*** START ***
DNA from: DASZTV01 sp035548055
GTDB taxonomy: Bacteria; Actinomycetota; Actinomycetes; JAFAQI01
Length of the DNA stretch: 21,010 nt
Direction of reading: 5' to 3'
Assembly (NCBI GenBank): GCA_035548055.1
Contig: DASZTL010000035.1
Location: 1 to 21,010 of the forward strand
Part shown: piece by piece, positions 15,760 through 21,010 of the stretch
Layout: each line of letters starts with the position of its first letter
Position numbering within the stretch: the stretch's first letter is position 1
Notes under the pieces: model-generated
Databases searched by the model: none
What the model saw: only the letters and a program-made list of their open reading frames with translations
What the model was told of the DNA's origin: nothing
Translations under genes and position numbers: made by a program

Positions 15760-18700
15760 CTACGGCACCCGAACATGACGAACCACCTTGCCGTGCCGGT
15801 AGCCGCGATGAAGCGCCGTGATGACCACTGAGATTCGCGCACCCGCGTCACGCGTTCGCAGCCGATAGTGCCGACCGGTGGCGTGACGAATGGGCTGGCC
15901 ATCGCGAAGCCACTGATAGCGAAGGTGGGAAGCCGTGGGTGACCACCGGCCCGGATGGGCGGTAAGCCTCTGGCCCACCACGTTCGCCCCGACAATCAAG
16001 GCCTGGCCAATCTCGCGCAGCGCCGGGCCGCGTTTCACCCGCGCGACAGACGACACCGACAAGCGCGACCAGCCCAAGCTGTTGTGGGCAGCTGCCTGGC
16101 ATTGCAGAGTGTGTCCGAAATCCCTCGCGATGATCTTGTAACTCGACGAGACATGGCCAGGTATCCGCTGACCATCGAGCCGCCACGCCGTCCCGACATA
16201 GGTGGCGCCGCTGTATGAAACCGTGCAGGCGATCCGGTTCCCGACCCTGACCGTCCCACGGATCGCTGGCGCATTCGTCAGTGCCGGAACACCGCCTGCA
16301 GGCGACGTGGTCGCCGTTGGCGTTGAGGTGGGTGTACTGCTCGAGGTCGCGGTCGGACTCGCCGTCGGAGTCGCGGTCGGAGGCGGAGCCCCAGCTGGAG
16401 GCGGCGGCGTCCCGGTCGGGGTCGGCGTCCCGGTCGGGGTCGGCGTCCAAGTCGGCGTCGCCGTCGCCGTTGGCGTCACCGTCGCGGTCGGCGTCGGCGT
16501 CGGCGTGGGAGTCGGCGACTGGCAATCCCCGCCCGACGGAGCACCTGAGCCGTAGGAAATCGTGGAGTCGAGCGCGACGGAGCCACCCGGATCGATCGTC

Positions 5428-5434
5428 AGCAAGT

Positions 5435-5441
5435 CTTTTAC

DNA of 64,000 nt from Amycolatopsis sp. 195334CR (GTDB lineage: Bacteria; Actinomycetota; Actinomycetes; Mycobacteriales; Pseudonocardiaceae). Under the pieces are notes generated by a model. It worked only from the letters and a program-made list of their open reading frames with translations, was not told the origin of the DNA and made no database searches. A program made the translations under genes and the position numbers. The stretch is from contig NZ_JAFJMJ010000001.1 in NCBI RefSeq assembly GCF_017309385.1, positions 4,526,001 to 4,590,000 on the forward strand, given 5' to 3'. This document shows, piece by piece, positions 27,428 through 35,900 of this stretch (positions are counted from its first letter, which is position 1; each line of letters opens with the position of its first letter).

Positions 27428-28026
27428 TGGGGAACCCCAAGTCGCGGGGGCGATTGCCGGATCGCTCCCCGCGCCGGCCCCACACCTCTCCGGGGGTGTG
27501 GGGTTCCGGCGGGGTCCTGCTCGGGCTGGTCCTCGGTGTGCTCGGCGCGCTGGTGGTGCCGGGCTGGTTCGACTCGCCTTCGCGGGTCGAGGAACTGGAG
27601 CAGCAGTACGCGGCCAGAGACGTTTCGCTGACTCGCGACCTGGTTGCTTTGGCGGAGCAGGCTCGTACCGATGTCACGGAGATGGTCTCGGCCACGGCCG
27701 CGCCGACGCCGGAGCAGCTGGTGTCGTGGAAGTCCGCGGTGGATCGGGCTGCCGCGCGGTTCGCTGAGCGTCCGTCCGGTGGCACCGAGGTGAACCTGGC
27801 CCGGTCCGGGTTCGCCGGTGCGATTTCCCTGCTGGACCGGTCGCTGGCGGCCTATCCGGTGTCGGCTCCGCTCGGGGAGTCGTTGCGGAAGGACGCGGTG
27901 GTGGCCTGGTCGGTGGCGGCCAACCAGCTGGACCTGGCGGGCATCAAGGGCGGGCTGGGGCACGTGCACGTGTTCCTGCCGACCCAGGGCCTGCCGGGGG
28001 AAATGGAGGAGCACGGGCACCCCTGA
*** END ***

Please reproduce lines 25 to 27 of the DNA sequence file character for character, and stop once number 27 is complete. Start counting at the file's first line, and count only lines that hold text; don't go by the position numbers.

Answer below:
16501 CGGCGTGGGAGTCGGCGACTGGCAATCCCCGCCCGACGGAGCACCTGAGCCGTAGGAAATCGTGGAGTCGAGCGCGACGGAGCCACCCGGATCGATCGTC

Positions 5428-5434
5428 AGCAAGT